“Some of the key factors that have impacted our profitability include improvising our margins. Moreover, we have done considerable work towards enhancing in-store consumer experiences in the business and laying a solid foundation for strengthening our supply chain,” he says, adding More was already making profits at a network level for both the formats.
More isn’t alone in struggling for profits. Other retail giants that entered the fray around the same time are also bleeding. Spencer’s Retail, an RP-Sanjiv Goenka Group company, which opened stores under the Spencer’s brand in 2006, recorded a net loss of Rs 2,091 crore in 2012-13 against Rs 2,554 crore in 2011-12. In the same period, Spencer’s sales rose to Rs 13,470 crore from Rs 12,063 crore. The company aims to record Ebitda (earnings before interest, tax, depreciation and amortisation) break-even in the third quarter of 2013-14. Sunil Mittal’s Bharti Retail, which opened stores in February 2007, recorded accumulated losses of Rs 1,522 crore in 2012. During 2012, revenue rose to Rs 1,581 crore, against Rs 1,021 crore in 2011.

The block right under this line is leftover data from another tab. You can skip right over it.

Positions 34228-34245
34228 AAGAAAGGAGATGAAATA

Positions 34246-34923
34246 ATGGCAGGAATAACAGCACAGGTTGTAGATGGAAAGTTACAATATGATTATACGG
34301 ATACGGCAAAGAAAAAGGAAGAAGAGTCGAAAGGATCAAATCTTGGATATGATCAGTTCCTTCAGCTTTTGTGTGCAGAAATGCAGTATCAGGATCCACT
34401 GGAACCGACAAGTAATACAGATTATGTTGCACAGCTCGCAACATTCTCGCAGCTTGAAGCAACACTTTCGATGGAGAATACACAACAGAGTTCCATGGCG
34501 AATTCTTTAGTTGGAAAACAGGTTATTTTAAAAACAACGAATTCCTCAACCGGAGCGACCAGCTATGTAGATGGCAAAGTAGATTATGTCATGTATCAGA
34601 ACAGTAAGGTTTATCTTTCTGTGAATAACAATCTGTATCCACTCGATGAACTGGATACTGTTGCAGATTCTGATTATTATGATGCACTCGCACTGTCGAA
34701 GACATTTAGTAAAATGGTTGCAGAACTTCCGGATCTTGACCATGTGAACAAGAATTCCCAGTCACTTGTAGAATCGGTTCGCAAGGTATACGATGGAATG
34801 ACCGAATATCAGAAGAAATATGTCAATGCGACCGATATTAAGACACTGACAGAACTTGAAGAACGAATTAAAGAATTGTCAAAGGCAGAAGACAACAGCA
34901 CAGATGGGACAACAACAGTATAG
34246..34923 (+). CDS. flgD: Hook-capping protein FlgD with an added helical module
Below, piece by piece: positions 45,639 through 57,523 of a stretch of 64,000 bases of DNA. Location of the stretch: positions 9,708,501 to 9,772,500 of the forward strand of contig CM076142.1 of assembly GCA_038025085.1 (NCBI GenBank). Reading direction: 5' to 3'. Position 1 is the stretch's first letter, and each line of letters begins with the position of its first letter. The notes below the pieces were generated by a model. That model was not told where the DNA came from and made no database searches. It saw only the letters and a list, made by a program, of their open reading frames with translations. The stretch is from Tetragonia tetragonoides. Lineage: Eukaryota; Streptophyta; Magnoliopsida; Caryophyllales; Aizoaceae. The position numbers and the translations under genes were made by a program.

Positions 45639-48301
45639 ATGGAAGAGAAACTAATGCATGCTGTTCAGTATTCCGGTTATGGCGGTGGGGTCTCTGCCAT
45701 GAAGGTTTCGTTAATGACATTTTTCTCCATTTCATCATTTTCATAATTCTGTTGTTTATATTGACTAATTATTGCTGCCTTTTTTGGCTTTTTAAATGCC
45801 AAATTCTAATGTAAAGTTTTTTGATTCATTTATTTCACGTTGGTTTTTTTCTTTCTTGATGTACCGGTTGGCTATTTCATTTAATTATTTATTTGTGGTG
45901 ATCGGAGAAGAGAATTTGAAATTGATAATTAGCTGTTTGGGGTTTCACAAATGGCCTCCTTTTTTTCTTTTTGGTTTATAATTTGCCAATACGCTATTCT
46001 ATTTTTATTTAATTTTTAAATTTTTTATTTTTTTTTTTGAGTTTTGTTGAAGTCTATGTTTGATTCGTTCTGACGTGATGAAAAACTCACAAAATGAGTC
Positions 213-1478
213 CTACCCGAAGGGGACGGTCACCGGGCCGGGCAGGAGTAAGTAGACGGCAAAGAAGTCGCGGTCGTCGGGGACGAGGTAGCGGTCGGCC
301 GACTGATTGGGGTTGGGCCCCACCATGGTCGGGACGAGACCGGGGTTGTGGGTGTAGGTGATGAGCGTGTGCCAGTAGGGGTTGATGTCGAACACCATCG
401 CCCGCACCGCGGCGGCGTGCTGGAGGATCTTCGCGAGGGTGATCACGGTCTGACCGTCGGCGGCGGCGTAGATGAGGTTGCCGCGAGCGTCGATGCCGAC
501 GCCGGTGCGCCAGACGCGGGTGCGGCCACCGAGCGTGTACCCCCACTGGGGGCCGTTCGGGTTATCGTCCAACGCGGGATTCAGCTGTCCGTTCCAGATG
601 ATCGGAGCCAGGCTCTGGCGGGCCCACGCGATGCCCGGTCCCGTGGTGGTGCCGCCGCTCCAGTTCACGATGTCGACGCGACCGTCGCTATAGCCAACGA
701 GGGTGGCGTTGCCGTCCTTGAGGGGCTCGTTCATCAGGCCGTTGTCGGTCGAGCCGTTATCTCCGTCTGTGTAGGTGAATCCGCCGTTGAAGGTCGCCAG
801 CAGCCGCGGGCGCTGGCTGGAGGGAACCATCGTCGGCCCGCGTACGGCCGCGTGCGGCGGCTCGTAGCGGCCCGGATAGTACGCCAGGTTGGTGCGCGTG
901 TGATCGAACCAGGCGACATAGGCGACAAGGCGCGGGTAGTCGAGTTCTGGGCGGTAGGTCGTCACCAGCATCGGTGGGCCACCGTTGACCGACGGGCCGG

The only exception was Reliance Retail, which opened its first store in October 2006, when the Birla group entered the retail business. Reliance Retail posted profit before depreciation, interest and tax (Pbdit) of Rs 78 crore in 2011-13. In the June quarter of 2013-14, the chain became the largest retailer in the country, with a revenue of Rs 3,474 crore and operating profit of Rs 70 crore, beating Kishore Biyani’s Future Retail (revenue of Rs 2,217 crore).
The Aditya Birla Group had made a big-bang retail foray, acquiring 172 store-strong South-based retail chain Trinethra Super Retail in 2007. Though Birla had plans to set up 1,000 stores at an investment of Rs 9,000 crore by 2010, the slowdown upset its calculations. Left with unviable stores and dwindling sales, the chain shut about 100 loss-making stores in 2009 and 2010, and an additional 40 last year. Barua defends this, saying the team was “focused on qualitative growth, not just quantitative growth”.